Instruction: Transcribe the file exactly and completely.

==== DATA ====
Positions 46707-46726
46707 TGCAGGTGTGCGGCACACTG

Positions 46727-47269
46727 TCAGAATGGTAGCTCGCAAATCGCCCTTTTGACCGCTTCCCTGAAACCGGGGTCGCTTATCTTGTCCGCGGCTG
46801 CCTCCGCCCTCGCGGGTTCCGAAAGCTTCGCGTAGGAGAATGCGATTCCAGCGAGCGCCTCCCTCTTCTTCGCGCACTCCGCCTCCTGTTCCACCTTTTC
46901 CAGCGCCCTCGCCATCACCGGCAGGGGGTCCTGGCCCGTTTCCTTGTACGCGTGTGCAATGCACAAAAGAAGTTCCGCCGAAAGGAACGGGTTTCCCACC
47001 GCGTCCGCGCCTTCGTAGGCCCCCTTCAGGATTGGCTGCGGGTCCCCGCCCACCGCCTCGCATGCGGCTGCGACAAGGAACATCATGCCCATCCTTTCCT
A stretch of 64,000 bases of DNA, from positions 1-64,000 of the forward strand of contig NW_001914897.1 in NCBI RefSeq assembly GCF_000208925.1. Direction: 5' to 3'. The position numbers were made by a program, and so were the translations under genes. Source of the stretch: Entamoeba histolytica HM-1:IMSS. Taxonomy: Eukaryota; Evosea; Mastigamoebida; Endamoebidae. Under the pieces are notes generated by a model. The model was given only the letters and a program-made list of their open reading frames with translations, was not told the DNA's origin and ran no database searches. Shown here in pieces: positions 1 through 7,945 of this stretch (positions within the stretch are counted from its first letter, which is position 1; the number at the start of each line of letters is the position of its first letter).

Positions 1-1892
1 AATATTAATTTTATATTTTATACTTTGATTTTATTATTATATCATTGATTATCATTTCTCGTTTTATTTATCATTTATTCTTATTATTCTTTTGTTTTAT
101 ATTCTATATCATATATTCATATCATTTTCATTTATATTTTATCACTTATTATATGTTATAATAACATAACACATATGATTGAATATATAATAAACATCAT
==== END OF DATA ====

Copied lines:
Positions 46707-46726
46707 TGCAGGTGTGCGGCACACTG

Positions 46727-47269
46727 TCAGAATGGTAGCTCGCAAATCGCCCTTTTGACCGCTTCCCTGAAACCGGGGTCGCTTATCTTGTCCGCGGCTG
46801 CCTCCGCCCTCGCGGGTTCCGAAAGCTTCGCGTAGGAGAATGCGATTCCAGCGAGCGCCTCCCTCTTCTTCGCGCACTCCGCCTCCTGTTCCACCTTTTC
46901 CAGCGCCCTCGCCATCACCGGCAGGGGGTCCTGGCCCGTTTCCTTGTACGCGTGTGCAATGCACAAAAGAAGTTCCGCCGAAAGGAACGGGTTTCCCACC
47001 GCGTCCGCGCCTTCGTAGGCCCCCTTCAGGATTGGCTGCGGGTCCCCGCCCACCGCCTCGCATGCGGCTGCGACAAGGAACATCATGCCCATCCTTTCCT
A stretch of 64,000 bases of DNA, from positions 1-64,000 of the forward strand of contig NW_001914897.1 in NCBI RefSeq assembly GCF_000208925.1. Direction: 5' to 3'. The position numbers were made by a program, and so were the translations under genes. Source of the stretch: Entamoeba histolytica HM-1:IMSS. Taxonomy: Eukaryota; Evosea; Mastigamoebida; Endamoebidae. Under the pieces are notes generated by a model. The model was given only the letters and a program-made list of their open reading frames with translations, was not told the DNA's origin and ran no database searches. Shown here in pieces: positions 1 through 7,945 of this stretch (positions within the stretch are counted from its first letter, which is position 1; the number at the start of each line of letters is the position of its first letter).

Positions 1-1892
1 AATATTAATTTTATATTTTATACTTTGATTTTATTATTATATCATTGATTATCATTTCTCGTTTTATTTATCATTTATTCTTATTATTCTTTTGTTTTAT
101 ATTCTATATCATATATTCATATCATTTTCATTTATATTTTATCACTTATTATATGTTATAATAACATAACACATATGATTGAATATATAATAAACATCAT